Afghanistan: Post-War Governance, Security, and U.S. Policy [Updated November 1, 2007]   [open pdf - 571KB]

From the Summary: "Assessments of the U.S. effort to stabilize Afghanistan are mixed and subject to debate. The political transition was completed with the convening of a parliament in December 2005; a new constitution was adopted in January 2004, successful presidential elections were held on October 9, 2004, and parliamentary elections took place on September 18, 2005. The parliament has become an arena for factions that have fought each other for nearly three decades to debate and peacefully resolve differences. Afghan citizens are enjoying personal freedoms forbidden by the Taliban. Women are participating in economic and political life, including as ministers, provincial governors, and parliament leaders. However, the insurgency led by supporters of the Taliban movement and Al Qaeda continues to challenge U.S. and other NATO [North Atlantic Treaty Organization] forces, particularly in the south. Contributing to the violence is popular frustration with lack of economic development, official corruption, and the failure to extend Afghan government authority into rural areas. Narcotics trafficking is resisting counter-measures and funding insurgent activity. The Afghan government and some U.S. officials blame Pakistan for failing to prevent Taliban commanders from operating from Pakistan, largely beyond the reach of U.S./NATO-led forces in Afghanistan. Yet, U.S. and NATO commanders pre-empted an anticipated 2007 'spring offensive' by the Taliban with an increase in force levels, accelerated reconstruction efforts, and combat operations. […] To help stabilize Afghanistan, the United States and partner countries are deploying a 41,000 troop NATO-led International Security Assistance Force (ISAF) that now commands peacekeeping throughout Afghanistan, and running regional enclaves to secure reconstruction (Provincial Reconstruction Teams, PRTs), as well as building an Afghan National Army."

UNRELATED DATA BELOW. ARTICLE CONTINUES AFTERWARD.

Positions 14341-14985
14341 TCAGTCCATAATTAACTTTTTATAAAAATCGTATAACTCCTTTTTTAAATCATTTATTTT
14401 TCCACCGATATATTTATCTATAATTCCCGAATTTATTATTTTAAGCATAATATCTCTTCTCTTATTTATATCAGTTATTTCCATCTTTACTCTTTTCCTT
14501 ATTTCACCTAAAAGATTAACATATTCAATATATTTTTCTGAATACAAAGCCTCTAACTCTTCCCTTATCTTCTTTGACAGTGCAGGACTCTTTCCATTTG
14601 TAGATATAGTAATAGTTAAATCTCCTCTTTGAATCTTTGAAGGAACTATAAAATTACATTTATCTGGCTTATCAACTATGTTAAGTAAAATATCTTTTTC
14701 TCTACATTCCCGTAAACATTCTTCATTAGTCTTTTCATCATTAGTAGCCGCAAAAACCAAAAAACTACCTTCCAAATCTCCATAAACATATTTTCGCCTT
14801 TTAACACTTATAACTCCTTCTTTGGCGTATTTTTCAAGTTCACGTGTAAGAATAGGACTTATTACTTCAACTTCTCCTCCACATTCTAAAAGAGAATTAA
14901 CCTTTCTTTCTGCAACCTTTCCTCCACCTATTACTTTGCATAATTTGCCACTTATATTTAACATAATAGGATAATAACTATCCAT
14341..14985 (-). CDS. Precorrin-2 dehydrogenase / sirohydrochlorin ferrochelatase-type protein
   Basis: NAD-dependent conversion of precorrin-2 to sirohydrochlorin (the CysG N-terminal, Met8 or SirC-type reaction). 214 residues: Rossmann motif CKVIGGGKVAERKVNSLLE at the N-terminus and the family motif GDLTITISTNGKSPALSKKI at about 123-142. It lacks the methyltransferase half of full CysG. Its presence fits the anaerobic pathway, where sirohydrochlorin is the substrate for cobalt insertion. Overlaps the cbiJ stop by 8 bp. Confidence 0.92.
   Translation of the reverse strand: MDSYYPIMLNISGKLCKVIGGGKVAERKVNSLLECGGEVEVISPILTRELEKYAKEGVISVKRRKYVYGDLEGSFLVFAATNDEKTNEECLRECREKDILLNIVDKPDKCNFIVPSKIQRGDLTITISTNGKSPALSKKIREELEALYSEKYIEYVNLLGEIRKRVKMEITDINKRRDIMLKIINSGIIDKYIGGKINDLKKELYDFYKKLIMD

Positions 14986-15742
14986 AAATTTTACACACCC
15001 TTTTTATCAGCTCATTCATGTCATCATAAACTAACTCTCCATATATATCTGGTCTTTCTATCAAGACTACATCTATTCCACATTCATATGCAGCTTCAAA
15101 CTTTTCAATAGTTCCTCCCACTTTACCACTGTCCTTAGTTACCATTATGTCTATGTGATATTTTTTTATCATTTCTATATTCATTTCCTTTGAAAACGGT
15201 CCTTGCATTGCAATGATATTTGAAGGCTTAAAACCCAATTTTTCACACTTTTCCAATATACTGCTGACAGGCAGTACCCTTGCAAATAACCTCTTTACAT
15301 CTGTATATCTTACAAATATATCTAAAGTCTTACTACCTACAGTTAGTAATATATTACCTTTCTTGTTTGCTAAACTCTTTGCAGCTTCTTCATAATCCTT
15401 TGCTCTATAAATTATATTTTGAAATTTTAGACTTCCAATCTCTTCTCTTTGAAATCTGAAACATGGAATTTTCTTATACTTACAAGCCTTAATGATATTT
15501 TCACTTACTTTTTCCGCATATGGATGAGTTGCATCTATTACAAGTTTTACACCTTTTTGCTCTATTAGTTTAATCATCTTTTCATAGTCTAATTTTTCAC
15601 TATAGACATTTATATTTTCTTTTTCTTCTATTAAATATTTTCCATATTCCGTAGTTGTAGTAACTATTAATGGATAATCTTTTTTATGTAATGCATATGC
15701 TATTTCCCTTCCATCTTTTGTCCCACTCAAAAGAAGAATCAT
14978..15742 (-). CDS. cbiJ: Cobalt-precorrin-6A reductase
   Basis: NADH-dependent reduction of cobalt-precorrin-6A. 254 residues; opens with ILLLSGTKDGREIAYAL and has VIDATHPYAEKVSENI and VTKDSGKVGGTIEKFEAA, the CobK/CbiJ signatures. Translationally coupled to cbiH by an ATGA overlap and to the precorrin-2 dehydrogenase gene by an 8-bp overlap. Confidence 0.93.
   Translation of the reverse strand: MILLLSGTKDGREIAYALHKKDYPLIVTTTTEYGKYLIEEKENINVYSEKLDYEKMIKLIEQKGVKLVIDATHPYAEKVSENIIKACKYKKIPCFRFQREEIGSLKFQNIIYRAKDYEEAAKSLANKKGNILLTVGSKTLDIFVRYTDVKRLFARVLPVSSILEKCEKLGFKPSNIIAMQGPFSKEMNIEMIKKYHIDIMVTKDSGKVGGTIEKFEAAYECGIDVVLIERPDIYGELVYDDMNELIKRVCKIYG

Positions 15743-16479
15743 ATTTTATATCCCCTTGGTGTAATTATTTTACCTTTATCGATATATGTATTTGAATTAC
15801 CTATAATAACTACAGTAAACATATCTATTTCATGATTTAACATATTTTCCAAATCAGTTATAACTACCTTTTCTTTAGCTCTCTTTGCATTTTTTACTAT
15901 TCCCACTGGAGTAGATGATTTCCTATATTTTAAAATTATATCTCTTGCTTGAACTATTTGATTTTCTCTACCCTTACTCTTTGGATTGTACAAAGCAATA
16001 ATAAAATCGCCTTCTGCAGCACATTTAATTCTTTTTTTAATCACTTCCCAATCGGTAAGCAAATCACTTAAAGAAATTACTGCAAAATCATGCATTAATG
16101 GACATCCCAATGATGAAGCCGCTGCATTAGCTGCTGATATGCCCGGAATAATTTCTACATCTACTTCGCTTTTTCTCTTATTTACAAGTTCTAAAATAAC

Report Number:
CRS Report for Congress, RL30588
Public Domain
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